The Occupy Mars Learning Adventure

Training Jr. Astronauts, Scientists & Engineers

Radar Project 6 for the USA Occupy Mars Tiger Teams

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Students on the USA Tiger Teams are working on special projects that will help occupy Mars.   We are building our collection of solutions and will present that at the Mars Society Convention in Irvine, California in September, 2017.

Arduino Radar

by J.B. Wylzan

Project 25:  Radar Scanner Display
This project shows how objects are detected and displayed on your computer screen imitating a radar monitor. A separate software called Processing 3.0a10 was used to interact with the Arduino R3 IDE.

Hardware:
Microservo SG90
Ultrasonic Sensor
connecting wires
breadboard
Arduino R3 UNO board

Code # 25:

/*
iHacklab Radar Monitor Display
This project, inspired by Dejan Nedelkovski,
was modified to fit the display into a standard computer monitor
reprogrammed by JBWylzan

Using Graphics Interface provided by Processsing 3.0
The example code is public domain */

import processing.serial.*;
import java.awt.event.KeyEvent;
import java.io.IOException;

Serial myPort;
String angle=””;
String distance=””;
String data=””;
String noObject;
float pixsDistance;
int iAngle, iDistance;
int index1=0;
int index2=0;

void setup() {
size (1000, 500);
smooth();
myPort = new Serial(this,”COM4″, 9600);
myPort.bufferUntil(‘.’);
}

void draw() {
fill(98,245,31);
noStroke();
fill(0,4);
rect(0, 0, width, 1010);
fill(98,245,31); // green
drawRadar();
drawLine();
drawObject();
drawText();
}

void serialEvent (Serial myPort) {
data = myPort.readStringUntil(‘.’);
data = data.substring(0,data.length()-1);
index1 = data.indexOf(“,”);
angle= data.substring(0, index1);
distance= data.substring(index1+1, data.length());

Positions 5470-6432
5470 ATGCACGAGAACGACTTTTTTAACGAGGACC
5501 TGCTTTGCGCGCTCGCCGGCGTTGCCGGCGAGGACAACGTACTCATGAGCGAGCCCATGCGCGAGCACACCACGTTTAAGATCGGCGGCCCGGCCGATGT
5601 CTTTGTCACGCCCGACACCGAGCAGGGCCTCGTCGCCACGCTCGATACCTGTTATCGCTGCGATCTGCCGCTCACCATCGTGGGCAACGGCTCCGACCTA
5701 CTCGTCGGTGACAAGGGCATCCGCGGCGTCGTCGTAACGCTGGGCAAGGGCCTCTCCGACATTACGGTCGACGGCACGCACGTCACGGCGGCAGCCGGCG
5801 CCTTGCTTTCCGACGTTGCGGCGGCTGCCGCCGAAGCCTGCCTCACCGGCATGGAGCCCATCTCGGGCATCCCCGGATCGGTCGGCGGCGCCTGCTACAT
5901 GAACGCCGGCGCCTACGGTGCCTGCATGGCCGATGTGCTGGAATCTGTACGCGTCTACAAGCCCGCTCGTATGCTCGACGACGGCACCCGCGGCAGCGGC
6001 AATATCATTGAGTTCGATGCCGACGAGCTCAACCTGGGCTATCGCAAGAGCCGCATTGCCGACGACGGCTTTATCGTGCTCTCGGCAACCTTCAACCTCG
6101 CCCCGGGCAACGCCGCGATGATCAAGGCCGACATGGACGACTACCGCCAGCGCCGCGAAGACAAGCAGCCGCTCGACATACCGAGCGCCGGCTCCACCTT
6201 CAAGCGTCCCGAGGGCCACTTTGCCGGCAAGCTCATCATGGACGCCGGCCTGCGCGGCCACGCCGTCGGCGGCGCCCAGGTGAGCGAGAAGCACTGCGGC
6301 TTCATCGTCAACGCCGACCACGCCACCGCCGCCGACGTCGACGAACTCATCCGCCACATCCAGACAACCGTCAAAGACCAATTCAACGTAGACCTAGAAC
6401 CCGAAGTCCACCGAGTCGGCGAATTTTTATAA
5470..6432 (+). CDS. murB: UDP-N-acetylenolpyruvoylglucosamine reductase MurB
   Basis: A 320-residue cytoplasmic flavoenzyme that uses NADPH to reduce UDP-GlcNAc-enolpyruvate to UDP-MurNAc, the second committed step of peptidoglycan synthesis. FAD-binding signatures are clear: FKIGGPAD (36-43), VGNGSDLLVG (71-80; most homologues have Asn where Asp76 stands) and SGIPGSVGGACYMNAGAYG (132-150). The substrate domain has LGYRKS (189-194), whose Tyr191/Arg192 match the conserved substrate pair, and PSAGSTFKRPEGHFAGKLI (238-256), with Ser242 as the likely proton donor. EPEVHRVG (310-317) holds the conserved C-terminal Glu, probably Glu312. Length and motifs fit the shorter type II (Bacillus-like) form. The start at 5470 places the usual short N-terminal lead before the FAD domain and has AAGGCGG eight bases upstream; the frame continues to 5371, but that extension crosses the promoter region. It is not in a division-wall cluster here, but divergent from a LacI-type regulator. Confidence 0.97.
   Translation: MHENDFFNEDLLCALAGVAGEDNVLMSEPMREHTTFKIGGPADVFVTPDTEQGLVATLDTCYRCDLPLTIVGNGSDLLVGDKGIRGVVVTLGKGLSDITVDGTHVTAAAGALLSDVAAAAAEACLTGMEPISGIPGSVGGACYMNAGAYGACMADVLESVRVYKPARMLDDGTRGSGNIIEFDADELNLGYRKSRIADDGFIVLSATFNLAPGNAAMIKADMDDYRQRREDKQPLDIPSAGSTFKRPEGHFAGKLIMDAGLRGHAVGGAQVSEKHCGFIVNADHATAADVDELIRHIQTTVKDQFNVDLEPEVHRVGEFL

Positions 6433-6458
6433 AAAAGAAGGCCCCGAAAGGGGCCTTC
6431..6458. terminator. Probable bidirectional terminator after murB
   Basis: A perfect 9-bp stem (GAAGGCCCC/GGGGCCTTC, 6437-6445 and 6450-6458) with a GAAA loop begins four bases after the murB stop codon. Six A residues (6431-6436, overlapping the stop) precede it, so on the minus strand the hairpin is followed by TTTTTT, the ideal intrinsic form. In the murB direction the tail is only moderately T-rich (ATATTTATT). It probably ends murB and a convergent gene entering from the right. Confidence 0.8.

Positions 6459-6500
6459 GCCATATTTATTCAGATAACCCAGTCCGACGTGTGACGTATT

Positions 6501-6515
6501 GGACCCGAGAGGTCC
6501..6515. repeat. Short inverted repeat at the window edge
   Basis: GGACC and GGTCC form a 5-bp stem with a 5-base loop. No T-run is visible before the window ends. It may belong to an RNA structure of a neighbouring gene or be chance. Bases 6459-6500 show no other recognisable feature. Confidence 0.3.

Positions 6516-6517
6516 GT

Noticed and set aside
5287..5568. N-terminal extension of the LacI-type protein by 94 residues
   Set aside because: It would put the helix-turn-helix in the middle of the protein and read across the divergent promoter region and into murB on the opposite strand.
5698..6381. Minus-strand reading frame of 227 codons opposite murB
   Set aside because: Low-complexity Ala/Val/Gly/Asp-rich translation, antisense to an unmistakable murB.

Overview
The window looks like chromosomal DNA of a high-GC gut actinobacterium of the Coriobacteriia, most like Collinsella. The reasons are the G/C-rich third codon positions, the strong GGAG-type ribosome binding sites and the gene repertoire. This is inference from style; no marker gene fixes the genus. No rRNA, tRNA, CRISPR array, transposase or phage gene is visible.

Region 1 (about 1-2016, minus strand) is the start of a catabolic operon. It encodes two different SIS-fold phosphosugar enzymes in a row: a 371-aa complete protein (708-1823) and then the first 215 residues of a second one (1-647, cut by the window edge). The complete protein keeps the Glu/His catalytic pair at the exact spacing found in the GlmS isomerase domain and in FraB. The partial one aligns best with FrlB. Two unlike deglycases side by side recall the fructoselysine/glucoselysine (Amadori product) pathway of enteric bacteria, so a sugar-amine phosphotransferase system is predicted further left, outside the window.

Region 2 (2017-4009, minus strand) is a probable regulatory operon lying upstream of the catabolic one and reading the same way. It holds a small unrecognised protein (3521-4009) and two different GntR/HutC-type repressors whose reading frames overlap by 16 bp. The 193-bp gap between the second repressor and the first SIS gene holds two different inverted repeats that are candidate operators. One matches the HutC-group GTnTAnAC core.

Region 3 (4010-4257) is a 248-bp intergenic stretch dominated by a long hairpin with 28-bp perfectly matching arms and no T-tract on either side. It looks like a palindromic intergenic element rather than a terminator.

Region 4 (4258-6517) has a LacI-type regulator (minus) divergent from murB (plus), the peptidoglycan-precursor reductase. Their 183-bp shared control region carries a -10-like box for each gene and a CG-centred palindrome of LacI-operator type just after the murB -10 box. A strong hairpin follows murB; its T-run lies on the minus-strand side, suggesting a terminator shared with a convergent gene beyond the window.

iAngle = int(angle);
iDistance = int(distance);
}

void drawRadar() {
pushMatrix();
translate(500,480);
noFill();
strokeWeight(2);
stroke(98,245,31);
arc(0,0,1000,1000,PI,TWO_PI);
arc(0,0,800,800,PI,TWO_PI);
arc(0,0,600,600,PI,TWO_PI);
arc(0,0,400,400,PI,TWO_PI);
arc(0,0,200,200,PI,TWO_PI);
line(-500,0,500,0);
line(0,0,-500*cos(radians(30)),-500*sin(radians(30)));
line(0,0,-500*cos(radians(60)),-500*sin(radians(60)));
line(0,0,-500*cos(radians(90)),-500*sin(radians(90)));
line(0,0,-500*cos(radians(120)),-500*sin(radians(120)));
line(0,0,-500*cos(radians(150)),-500*sin(radians(150)));
line(-500*cos(radians(30)),0,500,0);
popMatrix();
}

void drawObject() {
pushMatrix();
translate(500,480);
strokeWeight(9);
stroke(255,10,10); // red
pixsDistance = iDistance*22.5;
if(iDistance<30){
line(pixsDistance*cos(radians(iAngle)),-pixsDistance*sin(radians(iAngle)),500*cos(radians(iAngle)),-500*sin(radians(iAngle)));
}
popMatrix();
}

void drawLine() {
pushMatrix();
strokeWeight(9);
stroke(30,250,60);
translate(500,480);
line(0,0,500*cos(radians(iAngle)),-500*sin(radians(iAngle)));
popMatrix();
}

void drawText() {
pushMatrix();
textSize(14);
fill(98,245,60);
translate(500,490);
text(“90°”,0,5);
text(“www.iHackLab.blogspot.com        0°”,250,5);
text(“180°”,-500,5);
popMatrix();
}

Challenge:
Use the sketch above and your previous projects on Servo and Ultrasonic to detect objects and monitor them on a radar-like screen display.

Actual Layout:



Procedure:
1. Build the prototype as shown above
2. Run the Processing Interface
3. Select File > New
4. Copy Code #25 above
5. Paste Code #25
6. Click File > Save
7. Click Run
8. Wait for the Screen to display
9. Open previous projects on ultrasonic or servo
10. Upload sketch and run your hands on the ultrasonic

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Author: Kids Talk Radio

Bob Barboza is an educator, STEM journalist, software designer and founder of The Occupy Mars Learning Adventures and the Barboza Design and Space Centers. He leads a team of scientists, engineers and STEAM++ educators. They are training students to become Jr. astronauts, scientists and engineers. His team provides internships and workshops in STEAM++ and the integration of Common Core State Standards and Next Generations Science Standards. Contact information: Bob.Barboza@Gmail.com

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